Why should a bride and groom give their guests wedding favors? Well, your guests had to dress up, be on their best behavior, wait forever while you and your wedding party pose for photographs and buy you a gift. The least you can do is send them home with something to remember the day.
Many how-to-have-a-wedding-on-a-budget books sacrifice wedding favors to save money. And, frankly, some wedding favors deserve to be ditched. Remember matchbooks and napkins imprinted with the bride and groom's names and wedding date? Those have certainly fallen into disfavor, along with be-ribboned packets of rice and birdseed.
Rice, a symbol of fertility (a concept not as universally popular as it once was), turned out to give birds potentially fatal stomachaches. Then we did the politically correct thing and switched to birdseed, on which guests slipped and injured themselves.
But almonds, an ancient Greek symbol of long life and happiness, seem pretty safe. Many brides still choose to place a sweet treat of Jordan almonds at each place setting. Simple, yummy and inexpensive. (If money is no object, on the other hand, you might give what one recent California bride handed out as wedding favors--espresso makers.)
Whatever you have to spend on wedding favors, a little creativity can go a long way. Some brides who find ready-made favors to be expensive and unappealing are opting to design and make their own.
That's what Lisa and Jon Vandergriff of Pasadena did with an idea they saw first in a Martha Stewart magazine.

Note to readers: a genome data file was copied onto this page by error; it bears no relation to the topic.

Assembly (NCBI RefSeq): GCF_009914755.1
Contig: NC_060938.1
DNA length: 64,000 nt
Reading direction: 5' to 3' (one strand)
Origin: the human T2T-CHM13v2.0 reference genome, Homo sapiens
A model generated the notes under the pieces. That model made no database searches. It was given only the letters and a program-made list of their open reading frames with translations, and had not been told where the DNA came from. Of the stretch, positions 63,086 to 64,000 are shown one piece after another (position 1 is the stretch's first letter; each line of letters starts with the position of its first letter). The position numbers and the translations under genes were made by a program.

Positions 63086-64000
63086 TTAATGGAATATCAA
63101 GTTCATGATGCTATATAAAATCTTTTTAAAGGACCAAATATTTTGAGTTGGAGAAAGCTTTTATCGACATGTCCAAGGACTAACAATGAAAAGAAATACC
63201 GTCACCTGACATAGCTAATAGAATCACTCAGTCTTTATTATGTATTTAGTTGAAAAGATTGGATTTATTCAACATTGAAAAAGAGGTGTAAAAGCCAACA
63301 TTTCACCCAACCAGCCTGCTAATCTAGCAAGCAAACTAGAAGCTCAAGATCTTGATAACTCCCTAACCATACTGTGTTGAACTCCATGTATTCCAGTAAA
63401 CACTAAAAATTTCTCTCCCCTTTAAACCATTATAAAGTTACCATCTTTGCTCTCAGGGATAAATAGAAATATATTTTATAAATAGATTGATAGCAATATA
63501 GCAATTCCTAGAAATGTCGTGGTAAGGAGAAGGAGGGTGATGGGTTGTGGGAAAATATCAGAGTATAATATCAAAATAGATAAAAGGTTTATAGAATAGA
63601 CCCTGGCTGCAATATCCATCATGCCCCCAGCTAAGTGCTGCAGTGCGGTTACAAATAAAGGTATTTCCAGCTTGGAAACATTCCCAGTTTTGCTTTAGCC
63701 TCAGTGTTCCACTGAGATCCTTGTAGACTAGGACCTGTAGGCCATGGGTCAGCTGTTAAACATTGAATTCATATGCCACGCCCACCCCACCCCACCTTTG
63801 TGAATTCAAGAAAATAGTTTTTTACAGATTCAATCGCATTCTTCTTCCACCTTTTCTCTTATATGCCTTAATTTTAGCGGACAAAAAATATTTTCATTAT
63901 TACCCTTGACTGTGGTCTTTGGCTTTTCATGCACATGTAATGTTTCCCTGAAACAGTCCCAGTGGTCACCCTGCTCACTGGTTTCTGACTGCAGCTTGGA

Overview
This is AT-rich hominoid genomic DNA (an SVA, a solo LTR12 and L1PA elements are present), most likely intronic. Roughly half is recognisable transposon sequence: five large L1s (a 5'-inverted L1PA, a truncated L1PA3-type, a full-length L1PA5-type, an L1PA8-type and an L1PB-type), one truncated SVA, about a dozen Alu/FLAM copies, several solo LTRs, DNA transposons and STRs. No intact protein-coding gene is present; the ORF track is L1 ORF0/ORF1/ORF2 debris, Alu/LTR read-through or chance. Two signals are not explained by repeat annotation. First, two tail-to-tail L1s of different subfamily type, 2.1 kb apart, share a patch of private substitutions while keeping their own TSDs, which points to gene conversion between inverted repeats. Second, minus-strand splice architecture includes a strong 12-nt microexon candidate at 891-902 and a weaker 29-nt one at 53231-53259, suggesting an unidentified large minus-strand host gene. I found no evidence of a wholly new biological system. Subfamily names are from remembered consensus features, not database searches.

Stewart's favors featured a packet of daisy seeds attached to a card that read, "He loves me, He loves me not, He loves me yes, We've tied the knot."
Lisa, a California native, and Jon, originally from Tennessee, personalized the favors by stitching California poppy and Tennessee wildflower seeds into sheer fabric packets and attached to vellum cards that read "All things grow with love."
Whether putting a new twist on an old tradition or creating a new one of your own, here are a few ideas to get you started.
* Think about reviving the tradition of sending guests home with groom's cake, first popular in the 1860s. Newlyweds handed out pieces of boxed cake to their unmarried guests, who then slipped the cakes under their pillows to bring them dreams of their future mates. For single women, a version called "dream cakes" can be wrapped with strips of paper imprinted with the names of available men.
* Thank your guests for sharing your special day by writing a personal message on a scroll and tying it with a narrow ribbon and two miniature wedding rings, or putting the message into a small decorated frame.
* A group of potted miniature rose bushes tied together with ribbon makes an attractive centerpiece. When the reception is over, guests may take a rose bush home and plant it in honor of your marriage.
* Photographs are also a great way to personalize wedding favors. A recent photo of the couple or pictures of the bride and groom as children can be easily and inexpensively reduced and copied. If you want to add some zip, hand color the black and white copies (like old-fashioned photographs) with colored pencil. Turn them into thank-you cards or attach them to your favor.
Whatever you decide, your guests will appreciate a favor that says something special about you, and comes from the heart.